As the dollar amounts involved in just one trade in oil soar, exchanges are demanding increasing margins to protect themselves in the event of a default.
The problem is particularly evident in the over-the-counter market, where the vast majority of physical oil trading is done via direct counterparties, who themselves are also being forced to demand higher margins, energy traders told CNBC Europe.
Smaller operators are finding it hard to find financing, and many have even been forced out of the market, said Johannes Benigni, Managing Director of JBC Energy.
"This means it is only a 'big boys' business," Benigni said. "Several banks are facing credit issues and finding it increasingly difficult to finance big sums."
Nymex raised initial margin rates for clearing members to $8,750 from $7,750 for July-to-December crude late on Monday. This is the second time the exchange has done so in less than one month. LCH Clearnet, which clears trades for Intercontinental Exchange, lifted margins on traded products earlier last month and it is largely expected that it will have to follow suit with more hikes soon. (Which way will prices go? See video).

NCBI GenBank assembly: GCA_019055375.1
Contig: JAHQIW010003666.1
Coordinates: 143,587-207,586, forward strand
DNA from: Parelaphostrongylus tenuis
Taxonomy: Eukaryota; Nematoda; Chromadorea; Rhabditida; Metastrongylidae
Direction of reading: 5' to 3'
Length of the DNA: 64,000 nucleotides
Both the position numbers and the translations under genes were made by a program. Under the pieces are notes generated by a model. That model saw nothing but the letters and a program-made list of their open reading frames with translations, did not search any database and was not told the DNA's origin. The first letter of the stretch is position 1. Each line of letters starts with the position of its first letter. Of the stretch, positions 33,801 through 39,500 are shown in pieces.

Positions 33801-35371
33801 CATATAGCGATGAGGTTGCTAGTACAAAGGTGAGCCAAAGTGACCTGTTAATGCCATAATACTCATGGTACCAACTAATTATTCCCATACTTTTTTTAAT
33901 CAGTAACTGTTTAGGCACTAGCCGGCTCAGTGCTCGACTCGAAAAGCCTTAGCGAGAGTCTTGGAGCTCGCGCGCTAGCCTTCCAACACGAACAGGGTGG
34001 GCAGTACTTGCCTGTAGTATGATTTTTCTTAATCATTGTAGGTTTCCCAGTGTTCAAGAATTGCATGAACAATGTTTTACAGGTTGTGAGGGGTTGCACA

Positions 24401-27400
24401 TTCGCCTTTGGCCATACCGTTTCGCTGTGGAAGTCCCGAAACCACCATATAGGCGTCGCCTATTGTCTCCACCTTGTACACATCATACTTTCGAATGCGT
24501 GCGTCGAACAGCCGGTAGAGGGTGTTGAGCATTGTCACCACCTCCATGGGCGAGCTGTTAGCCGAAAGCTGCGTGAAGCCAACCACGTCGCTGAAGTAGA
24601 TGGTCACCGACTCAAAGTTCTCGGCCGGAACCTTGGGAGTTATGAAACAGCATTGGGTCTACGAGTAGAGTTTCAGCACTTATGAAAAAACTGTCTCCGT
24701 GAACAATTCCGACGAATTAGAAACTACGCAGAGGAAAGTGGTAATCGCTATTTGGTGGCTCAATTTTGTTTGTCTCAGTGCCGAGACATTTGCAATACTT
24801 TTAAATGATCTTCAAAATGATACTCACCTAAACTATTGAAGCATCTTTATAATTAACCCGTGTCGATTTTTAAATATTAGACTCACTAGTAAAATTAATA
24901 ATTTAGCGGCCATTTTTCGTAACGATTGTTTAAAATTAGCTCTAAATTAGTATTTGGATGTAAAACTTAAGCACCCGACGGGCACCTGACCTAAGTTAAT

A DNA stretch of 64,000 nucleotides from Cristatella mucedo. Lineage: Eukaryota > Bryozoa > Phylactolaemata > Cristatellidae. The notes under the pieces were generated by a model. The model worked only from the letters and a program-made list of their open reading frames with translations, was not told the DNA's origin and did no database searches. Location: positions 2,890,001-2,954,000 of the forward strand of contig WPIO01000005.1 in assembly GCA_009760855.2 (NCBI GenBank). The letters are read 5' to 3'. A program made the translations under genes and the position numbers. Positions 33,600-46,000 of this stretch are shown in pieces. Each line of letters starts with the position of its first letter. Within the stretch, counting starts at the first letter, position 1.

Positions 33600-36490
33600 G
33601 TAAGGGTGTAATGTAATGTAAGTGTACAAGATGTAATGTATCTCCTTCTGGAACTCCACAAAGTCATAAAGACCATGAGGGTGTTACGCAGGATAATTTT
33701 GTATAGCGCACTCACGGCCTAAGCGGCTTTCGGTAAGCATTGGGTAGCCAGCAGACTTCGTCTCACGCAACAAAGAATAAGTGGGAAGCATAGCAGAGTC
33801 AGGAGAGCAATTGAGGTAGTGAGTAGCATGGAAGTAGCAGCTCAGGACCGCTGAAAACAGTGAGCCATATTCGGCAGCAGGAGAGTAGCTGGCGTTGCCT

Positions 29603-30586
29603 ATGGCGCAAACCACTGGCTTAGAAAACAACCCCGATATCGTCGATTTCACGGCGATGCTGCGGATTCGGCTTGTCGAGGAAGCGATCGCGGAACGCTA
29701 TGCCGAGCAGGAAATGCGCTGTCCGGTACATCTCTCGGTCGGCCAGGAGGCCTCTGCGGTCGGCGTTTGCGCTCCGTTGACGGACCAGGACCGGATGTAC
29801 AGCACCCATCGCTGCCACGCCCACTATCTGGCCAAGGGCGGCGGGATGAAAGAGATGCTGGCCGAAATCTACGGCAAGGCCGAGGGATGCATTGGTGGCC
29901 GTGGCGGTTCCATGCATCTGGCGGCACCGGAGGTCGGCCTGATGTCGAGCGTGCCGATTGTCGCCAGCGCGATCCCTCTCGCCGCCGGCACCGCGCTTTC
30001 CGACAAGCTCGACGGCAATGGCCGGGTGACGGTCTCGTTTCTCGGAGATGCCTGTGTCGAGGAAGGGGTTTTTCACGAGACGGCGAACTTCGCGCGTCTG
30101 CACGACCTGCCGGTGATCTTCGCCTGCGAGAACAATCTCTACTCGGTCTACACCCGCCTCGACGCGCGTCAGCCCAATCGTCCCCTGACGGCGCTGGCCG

Adding pressure is increased volatility.
A relatively small trade in oil is enough now to move the market significantly, especially as the difference between what buyers and sellers are asking and offering, the bid-ask spread, is widening, one trader told CNBC Europe.
Further down the futures curve, liquidity is particularly dry as traders struggle to correctly value oil for future delivery following last week's dramatic price moves.
It is not uncommon in this climate to see traders returning in the morning to find previously balanced books suddenly millions of dollars out of kilter.
"One of the reasons the market was rising from $100 (a barrel) to $135 was the fact that producers had partly to cover their hedges," Benigni said.
Wheat Market Redux?
The situation could lead to the one faced earlier this year in the wheat market, when margin calls on hedges were so vast that companies that need hedges for genuine buisnes purposes couldn't afford them and had to run riskier, un-hedged businesses, the Gartman Letter said Monday.
"This shall happen in crude oil," Dennis Gartman wrote. "The banks are calling in loans and refusing to make new ones for hedge purposes, and they do so at market tops for that is how banks function … by committee; at the worst of times.” (See more of Gartman's views in the accompanying video).
But others have welcomed Nymex's attempt to rein in positions.
"The exchange’s job is to run an orderly market and in current volatility and price uncertainty they had little option," Rob Laughlin, a broker at MF Global, said in his morning note.